Lost in Translation: The 12 oddest signboards I saw in China

Mistranslation is an issue for anyone coming to grips with a foreign language. In Urdu, I once mixed up the words istemaal and intezaam, and instead of jokingly telling my driver to arrange a Pakistani wife for me, I told the husband and father of four that he ought to use my Pakistani wife. Yeah…

Mandarin Chinese and English are poles apart – the scripts are different (Chinese, in effect, doesn’t have an ‘alphabet’ as English speakers would define it), Chinese is highly tonal, whereas in English, tone is used to create connotation, or at most, a question.

The difficulties faced by translating from Mandarin to English is exacerbated by the fact that many words have several meanings, and context often determines the speaker’s intended meaning. This results is wildly different translations of words – and it’s a recognised problem too. So much so, that prior to the 2008 Olympic Games in Beijing, the local government set up a committee to “clean up” the city’s often mistranslated English signage.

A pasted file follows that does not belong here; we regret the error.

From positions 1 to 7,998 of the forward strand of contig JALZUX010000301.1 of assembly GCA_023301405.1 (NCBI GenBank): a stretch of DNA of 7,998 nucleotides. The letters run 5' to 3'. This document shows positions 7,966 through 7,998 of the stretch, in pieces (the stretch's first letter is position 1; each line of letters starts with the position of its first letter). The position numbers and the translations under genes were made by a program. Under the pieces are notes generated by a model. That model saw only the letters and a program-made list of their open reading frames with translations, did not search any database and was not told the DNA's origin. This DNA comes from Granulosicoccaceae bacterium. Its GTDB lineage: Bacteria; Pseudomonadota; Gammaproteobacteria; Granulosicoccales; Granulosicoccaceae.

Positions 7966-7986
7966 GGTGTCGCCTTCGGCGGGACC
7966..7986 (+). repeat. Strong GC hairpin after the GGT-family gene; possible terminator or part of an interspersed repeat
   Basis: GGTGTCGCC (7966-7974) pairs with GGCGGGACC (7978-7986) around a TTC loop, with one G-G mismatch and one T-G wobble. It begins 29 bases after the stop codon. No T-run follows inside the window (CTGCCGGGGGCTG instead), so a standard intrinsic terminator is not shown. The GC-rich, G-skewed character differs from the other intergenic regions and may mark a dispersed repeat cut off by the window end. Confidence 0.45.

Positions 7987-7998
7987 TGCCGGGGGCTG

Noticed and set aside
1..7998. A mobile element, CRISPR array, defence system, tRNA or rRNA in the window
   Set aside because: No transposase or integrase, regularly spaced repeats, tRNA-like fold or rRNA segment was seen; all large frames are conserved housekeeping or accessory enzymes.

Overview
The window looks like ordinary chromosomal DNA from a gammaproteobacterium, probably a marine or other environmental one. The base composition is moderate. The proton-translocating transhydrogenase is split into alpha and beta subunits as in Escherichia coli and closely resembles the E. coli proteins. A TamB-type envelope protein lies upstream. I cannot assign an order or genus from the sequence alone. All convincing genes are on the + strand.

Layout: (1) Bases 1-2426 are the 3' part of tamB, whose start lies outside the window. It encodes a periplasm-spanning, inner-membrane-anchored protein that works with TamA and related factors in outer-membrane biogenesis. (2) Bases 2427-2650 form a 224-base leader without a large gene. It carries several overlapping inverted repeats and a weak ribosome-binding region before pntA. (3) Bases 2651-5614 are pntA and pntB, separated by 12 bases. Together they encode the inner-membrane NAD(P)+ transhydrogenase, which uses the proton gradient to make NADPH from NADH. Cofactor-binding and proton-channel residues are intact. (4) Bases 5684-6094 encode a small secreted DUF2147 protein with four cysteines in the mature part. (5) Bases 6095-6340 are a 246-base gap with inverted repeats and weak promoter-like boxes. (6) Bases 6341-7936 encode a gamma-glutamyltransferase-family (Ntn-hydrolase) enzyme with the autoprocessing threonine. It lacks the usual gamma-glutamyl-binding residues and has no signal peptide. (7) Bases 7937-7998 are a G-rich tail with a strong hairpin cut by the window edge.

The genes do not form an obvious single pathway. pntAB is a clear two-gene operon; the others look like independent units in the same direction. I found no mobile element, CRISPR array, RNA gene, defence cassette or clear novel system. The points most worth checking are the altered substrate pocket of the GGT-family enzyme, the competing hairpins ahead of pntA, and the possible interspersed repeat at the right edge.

Apparently, the scheme didn’t extend to Sichuan and Yunnan provinces, where I visited in 2012 and spotted the following signboards. Some are funny, some are bewildering, and one is possibly outright offensive.

What is the funniest thing you have seen ‘mistranslated’ (in any language)? Or have you been lost in translation yourself? Tell us in the comments below!

Comments (2)

  • veena Reply

    I have an entire album on Facebook of ridiculous signs and misspellings in India. It never ceases to be hilarious.

    April 15, 2016 at 2:09 pm
    • Tim Blight Reply

      hahahhaa I’ve got a whole bunch from India too – maybe a part 2 is in order?

      April 18, 2016 at 10:16 am

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